Background and aims: The primary aim of the present review was to summarize the findings of genetic studies conducted on problem and pathological gambling. Method: Literature searches were conducted using PubMed, Medline and the HuGE Navigator databases using the keywords 'gambling' and 'genetic*'. Results: The literature searches identified 21 empirical studies that had analyzed data from eight independent samples. Empirical research utilizing twin data accounted for eight of the studies, while gene association data were presented in 13 studies (including one genome wide-association study [GWAS] study). Twin studies emphasized the significant role of genetic and individual environmental factors in problem and pathological gambling. Gene association studies primarily reported the involvement of the dopaminergic and serotonergic systems. Discussion: Despite the relatively low number of genetic studies, the data clearly indicated the genetic vulnerability of problem and pathological gambling. Studies to date have mainly investigated and verified the role of factors reported to be important in other types of addiction, and it is suggested that pathological gambling should be included as a subtype of 'Reward Deficiency Syndrome' (RDS). It is concluded that future research should attempt to identify possible gambling specific susceptibility factors. © 2014 Bentham Science Publishers. Source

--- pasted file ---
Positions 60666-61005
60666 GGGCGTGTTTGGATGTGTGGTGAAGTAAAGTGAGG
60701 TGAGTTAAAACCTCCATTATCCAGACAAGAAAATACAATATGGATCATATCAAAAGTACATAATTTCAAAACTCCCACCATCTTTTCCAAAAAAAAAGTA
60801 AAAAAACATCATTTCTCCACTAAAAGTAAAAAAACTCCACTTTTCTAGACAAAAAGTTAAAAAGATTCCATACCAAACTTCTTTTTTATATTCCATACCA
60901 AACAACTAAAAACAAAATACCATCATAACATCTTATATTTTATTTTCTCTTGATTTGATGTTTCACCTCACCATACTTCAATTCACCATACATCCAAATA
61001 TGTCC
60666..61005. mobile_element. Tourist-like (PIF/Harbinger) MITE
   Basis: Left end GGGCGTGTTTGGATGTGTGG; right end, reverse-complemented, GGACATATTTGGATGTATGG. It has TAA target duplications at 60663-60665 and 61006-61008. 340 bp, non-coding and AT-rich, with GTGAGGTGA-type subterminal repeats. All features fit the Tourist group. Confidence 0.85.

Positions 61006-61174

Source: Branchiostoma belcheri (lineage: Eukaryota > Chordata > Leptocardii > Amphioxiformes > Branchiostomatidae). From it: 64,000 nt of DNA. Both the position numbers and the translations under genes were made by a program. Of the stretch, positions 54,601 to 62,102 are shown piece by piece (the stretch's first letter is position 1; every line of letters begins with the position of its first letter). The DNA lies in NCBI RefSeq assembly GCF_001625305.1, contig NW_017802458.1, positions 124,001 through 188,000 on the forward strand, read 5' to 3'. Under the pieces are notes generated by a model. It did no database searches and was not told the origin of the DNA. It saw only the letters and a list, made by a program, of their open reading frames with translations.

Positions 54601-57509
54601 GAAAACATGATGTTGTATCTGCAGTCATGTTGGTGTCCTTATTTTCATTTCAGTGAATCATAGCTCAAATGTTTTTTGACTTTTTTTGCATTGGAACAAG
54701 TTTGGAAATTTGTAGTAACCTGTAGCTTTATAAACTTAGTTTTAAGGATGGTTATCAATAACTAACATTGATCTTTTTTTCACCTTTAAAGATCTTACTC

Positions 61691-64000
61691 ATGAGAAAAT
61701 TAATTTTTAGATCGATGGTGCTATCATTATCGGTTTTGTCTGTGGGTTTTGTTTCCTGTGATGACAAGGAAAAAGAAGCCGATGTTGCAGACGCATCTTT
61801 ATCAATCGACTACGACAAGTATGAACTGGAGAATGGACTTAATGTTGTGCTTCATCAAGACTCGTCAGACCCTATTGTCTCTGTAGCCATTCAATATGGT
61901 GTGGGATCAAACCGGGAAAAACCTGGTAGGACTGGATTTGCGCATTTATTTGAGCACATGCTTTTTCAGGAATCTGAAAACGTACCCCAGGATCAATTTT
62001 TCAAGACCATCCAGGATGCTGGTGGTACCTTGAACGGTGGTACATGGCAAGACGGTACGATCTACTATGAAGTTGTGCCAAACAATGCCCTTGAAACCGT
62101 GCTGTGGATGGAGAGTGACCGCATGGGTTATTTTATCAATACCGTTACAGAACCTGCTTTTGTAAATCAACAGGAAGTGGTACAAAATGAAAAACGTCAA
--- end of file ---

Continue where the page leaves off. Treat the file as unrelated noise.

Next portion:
Blum K.,University of Florida | Blum K.,Malibu Beach Recovery Center | Blum K.,University of Vermont | Blum K.,Dominion Diagnostics | And 7 more authors.
Journal of Behavioral Addictions | Year: 2014